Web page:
With the help of animal experimentation, scientists have developed many life-saving drugs or techniques in the past century. For example, the Polio vaccine, chlorpromazine, German measles vaccine, antibiotics, medicines for once incurable diseases such as diabetes and kidney failures; surgical techniques such as replacement of heart valves, cardiac pacemakers, transplantations; medical techniques such as CT scanning and MRI scanning. These developments have saved thousands of lives despite the fact that many people are not aware of what animals have contributed in the process. So, in this brand new century, what animals have contributed to us and what is promised to bring more benefits to us?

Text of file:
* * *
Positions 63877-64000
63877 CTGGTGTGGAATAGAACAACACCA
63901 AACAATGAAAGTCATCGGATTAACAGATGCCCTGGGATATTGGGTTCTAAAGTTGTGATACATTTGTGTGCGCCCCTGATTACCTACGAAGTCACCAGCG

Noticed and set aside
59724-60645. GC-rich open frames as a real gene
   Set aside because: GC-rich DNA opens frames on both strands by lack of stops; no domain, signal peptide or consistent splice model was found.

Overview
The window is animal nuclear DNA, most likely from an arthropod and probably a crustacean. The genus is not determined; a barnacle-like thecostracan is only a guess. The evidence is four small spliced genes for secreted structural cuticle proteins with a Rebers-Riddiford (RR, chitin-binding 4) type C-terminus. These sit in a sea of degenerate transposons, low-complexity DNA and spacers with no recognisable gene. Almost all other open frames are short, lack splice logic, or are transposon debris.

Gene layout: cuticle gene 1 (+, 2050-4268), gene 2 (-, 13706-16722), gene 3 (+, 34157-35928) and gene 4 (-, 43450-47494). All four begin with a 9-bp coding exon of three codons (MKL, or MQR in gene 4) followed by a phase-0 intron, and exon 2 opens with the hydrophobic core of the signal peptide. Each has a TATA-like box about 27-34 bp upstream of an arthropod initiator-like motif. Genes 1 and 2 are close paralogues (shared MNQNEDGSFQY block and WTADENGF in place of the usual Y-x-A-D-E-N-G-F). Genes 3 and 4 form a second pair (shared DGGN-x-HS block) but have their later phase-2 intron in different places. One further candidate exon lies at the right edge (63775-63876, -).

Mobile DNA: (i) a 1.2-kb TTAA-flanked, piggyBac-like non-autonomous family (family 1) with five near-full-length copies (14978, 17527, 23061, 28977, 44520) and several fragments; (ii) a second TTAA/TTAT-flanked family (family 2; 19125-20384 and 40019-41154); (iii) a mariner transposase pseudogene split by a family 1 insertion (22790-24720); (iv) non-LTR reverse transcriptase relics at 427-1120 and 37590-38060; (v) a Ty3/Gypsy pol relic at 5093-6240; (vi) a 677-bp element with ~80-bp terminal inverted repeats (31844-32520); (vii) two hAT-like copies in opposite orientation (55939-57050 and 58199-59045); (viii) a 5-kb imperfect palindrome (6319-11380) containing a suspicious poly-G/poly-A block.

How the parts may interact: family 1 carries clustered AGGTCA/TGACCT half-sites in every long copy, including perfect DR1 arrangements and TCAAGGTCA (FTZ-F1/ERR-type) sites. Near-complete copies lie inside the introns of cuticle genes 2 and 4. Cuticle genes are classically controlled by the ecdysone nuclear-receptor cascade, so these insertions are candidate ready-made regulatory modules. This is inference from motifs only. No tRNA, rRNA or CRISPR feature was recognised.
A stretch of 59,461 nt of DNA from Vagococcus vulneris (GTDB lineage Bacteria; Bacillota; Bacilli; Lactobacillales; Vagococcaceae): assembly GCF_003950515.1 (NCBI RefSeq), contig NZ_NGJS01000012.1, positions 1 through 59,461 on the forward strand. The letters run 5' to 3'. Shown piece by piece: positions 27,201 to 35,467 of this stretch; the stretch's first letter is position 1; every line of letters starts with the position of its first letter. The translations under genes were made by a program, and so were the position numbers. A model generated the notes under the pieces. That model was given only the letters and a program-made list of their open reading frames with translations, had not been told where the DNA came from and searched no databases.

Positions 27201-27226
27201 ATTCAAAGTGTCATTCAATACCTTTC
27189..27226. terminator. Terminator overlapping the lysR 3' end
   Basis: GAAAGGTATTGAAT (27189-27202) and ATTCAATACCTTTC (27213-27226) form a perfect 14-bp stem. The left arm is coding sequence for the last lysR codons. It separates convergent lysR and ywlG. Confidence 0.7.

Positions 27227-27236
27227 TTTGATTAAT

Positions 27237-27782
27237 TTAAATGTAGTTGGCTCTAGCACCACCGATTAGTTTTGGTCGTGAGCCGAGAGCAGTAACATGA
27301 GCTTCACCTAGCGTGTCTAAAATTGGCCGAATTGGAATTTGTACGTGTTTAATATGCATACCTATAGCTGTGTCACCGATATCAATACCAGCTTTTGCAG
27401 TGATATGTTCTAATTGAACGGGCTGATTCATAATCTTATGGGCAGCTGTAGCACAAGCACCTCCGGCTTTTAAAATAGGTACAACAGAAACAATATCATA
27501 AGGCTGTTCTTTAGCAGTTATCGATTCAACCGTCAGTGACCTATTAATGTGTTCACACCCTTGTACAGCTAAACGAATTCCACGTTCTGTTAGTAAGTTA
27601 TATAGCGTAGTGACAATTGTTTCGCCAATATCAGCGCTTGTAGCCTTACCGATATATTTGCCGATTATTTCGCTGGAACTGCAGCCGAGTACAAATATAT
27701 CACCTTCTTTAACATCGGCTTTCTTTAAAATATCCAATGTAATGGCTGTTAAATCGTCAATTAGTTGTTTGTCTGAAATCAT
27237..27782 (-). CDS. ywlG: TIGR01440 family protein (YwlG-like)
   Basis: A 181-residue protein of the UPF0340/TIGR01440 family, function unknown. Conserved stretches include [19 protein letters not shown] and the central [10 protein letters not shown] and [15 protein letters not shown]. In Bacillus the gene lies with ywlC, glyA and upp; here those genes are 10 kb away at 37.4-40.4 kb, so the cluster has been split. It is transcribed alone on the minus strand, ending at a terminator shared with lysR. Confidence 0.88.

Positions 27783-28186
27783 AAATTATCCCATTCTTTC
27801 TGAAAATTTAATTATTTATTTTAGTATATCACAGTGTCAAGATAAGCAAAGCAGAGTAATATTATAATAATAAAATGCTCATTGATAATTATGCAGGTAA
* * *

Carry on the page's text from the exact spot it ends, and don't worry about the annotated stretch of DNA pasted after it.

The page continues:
The most noted use of animal experimentation in biomedical research is studies of cancer therapy. Cancer is a type of disease caused by an uncontrolled division of abnormal cells in a part of the body. According to American Cancer Society, there were 1437180 new cases of cancer in the year of 2008 alone and 565650 deaths were incurred. The best animal model for cancer research has been mice. There are several reasons. Firstly, mice are highly available, easily handled, and reproduced in short periods of time. Secondly, mice share a 99% of their genes of humans and develop nearly all the cancers human beings could potentially develop. The mice also have similar genes responsible for the development of the cancers in human beings. Thus, scientists have been able to study the relationship between certain genes in mice and occurrence of cancer, and then apply the knowledge to human beings. Using the novel technologies of gene modification, they add or delete certain genes in mice and study the effect of these modifications on cancers, leading to many new discoveries of cancers. Lastly, nude mice could be produced in laboratories, which lack thymus and thus have a defective immune system. In this way, human tumors could be transplanted in mice without being rejected, and cancer drugs or other therapies could be tested on them.1